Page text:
Sunday, April 19, 2009

The Godfather

The Godfather. A cultural cornerstone of cinema. From the opening scene where the camera zooms out and the character Bonasera (Salvatore Corsitto) starts his “I believe in America” speech, I knew I was in for a treat. Simply put, the Godfather is an American icon to be cherished.

It is hard to beat the oft quoted phrase “best film ever been made," because it’s darn close. However, much to my dismay, there are many in my generation that don’t appear to enjoy it. They find it “boring.” Dull is an phrase I hear from quite a few people who don’t like the film. I don’t know what people expect anymore from movies. It is a very well-made film and a very well-acted film. It’s a film to appreciate its achievement in cinema.

The WeddingThe characters were believable and very engaging. Brando presents a believable, realistic picture of a human crime boss, a far cry from the portrayal of 1930s gangsters. Gangsters who would spout “Seeeee?” at the end of just about every sentence, and would say “Coppa” when they talked about police officers. See? The results in this film fly in the face of all the stereotypes that came decades earlier.

The cast fit their roles perfectly. Each character hits their mark perfectly. They feel like they’re an actual family. Marlon Brando stars as Don Vito Corleone, the head of the Corleone family; Al Pacino is Vito’s son, Michael Corleone; James Caan, Vito’s oldest, Santino 'Sonny' Corleone; John Cazale, is Vito’s middle child; Robert Duvall as Tom Hagen, Vito’s adopted Irish/German child; Diane Keaton is Michael’s love interest, Kay Adams; Richard Castellano as Peter Clemenza; Abe Vigoda as Sal Tessio; and Talia Shire is Vito’s daughter Connie Corleone Rizzi.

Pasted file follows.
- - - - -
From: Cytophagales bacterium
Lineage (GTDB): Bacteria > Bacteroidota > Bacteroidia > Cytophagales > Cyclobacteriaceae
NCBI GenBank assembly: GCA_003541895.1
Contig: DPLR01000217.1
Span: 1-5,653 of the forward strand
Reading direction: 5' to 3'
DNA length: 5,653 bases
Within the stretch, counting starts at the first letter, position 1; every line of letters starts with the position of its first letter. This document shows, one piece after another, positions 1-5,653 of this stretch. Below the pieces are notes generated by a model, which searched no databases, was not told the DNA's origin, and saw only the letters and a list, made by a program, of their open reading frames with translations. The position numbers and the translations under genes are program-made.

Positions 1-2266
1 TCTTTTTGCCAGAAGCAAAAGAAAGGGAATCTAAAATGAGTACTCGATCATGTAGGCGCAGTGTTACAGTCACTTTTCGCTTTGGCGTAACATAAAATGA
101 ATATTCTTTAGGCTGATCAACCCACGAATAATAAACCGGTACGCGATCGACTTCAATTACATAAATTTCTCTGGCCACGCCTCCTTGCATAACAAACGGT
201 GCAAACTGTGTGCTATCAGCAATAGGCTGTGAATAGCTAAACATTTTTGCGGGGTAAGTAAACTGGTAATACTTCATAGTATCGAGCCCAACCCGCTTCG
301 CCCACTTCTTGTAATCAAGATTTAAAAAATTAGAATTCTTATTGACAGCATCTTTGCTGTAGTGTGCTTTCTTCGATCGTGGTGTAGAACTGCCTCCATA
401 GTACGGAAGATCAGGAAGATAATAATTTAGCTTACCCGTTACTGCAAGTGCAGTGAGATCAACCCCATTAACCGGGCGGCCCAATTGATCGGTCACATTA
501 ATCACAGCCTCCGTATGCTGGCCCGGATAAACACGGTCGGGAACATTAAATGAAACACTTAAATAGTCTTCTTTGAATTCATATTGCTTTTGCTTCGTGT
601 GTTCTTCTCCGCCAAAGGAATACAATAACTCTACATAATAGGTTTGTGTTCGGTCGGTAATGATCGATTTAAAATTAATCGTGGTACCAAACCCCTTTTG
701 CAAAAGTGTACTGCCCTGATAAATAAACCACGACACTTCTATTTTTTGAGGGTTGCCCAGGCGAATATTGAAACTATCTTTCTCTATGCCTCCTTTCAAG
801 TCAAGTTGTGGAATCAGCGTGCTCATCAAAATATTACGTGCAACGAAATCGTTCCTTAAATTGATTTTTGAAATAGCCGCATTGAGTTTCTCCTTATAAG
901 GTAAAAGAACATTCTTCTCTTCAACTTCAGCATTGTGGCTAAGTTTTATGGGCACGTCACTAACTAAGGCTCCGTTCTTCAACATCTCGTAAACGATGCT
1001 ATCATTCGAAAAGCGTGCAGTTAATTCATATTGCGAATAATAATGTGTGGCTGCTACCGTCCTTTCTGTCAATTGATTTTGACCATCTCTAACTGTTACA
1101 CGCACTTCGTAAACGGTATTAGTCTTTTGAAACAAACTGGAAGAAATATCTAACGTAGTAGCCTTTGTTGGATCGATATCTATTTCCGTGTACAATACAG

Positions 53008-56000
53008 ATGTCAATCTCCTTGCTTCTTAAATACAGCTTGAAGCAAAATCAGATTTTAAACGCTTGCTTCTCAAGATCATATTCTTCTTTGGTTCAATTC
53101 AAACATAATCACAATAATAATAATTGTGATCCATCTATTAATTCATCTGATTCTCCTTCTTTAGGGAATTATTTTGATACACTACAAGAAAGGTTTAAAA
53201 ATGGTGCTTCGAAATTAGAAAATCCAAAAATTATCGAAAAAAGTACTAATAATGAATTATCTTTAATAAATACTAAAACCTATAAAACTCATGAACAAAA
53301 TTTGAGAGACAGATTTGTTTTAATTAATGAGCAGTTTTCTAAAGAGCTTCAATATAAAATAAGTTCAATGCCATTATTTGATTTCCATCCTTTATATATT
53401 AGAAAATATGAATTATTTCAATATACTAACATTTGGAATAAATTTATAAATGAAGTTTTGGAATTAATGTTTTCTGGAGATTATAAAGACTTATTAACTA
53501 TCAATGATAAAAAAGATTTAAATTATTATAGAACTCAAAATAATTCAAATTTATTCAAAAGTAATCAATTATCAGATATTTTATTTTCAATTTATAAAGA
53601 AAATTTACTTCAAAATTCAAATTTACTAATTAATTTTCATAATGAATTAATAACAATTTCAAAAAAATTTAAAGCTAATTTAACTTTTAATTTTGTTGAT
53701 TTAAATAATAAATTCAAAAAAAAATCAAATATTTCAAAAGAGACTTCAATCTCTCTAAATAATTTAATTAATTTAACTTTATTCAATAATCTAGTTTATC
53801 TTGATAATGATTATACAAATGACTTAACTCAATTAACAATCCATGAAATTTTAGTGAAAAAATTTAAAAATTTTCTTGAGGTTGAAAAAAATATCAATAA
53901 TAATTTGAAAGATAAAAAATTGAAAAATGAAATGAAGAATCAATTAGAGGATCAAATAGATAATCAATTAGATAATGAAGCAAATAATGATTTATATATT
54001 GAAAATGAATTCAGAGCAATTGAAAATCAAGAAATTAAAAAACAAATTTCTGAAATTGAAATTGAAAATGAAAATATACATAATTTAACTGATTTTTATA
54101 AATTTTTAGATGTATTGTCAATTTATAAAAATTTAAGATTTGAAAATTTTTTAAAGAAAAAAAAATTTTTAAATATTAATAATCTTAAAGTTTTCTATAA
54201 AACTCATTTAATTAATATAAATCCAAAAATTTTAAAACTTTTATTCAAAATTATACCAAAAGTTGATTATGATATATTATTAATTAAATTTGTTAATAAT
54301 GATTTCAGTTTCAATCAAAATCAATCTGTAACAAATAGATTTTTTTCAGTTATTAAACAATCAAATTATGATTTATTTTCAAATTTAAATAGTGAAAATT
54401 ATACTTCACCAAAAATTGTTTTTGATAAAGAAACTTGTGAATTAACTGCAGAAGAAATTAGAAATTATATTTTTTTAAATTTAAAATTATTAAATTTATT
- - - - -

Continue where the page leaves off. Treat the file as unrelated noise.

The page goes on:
The story begins in post World War II New York City, 1946. Don Vito, head of the Corleone family, is granting the requests of invitees to his daughter, Connie’s wedding. This opening sequence brings us into the world that the Godfather takes place in. The story is about great families competing for prestige, power, and money.

One of the biggest complaints about the actual film, beyond the “it’s boring” complaint is that the film romanticizes crime and criminals. Yes, on the surface this appears true. The film makes it appear that crime ‘pays.’ When one looks deeper into the film, it starts to become clear that this is not quite the case. The Corleone family, while shown to be the “good guys” in the film, with both the FBI (taking pictures at the wedding at the start of the film) and other mobsters portrayed as the “bad guys,” it is not so clear that the Corleone family is also actually “bad.” They do inexcuasable things, things that they don’t appear to have any moral qualms about killing people, stealing, and distributing drugs (though Vito doesn’t want it distributed to children). That eventually begs the question, why should we care what happens to a bunch of criminals?

The movie ignores the petty, generic crimes that gangsters in early 30s films took part in. There are no heists, no central plot on gambling rackets, no everyday business. I think anyone who believes that the filmmakers are apologists for this deviant criminal behavior are being simple minded and intentionally obtuse about the themes in the film.

Nino Rota’s score is almost haunting in its heartbreaking and heartwarming at the same time. Gordon Willis’ cinematography is brilliant. It’s perfect. The film’s lighting, coloring, and framing is perfect and brilliant.

One must thank Robert Evans at Paramount, and the very fact that the Godfather was a best selling book that we were so honored to end up with this film at all.

The film is, at the very least, a must-see – at the very least because it is so highly regarded, at best because it’s a cornerstone and cultural achievement that few other films have ever been able to achieve.

***** out of *****

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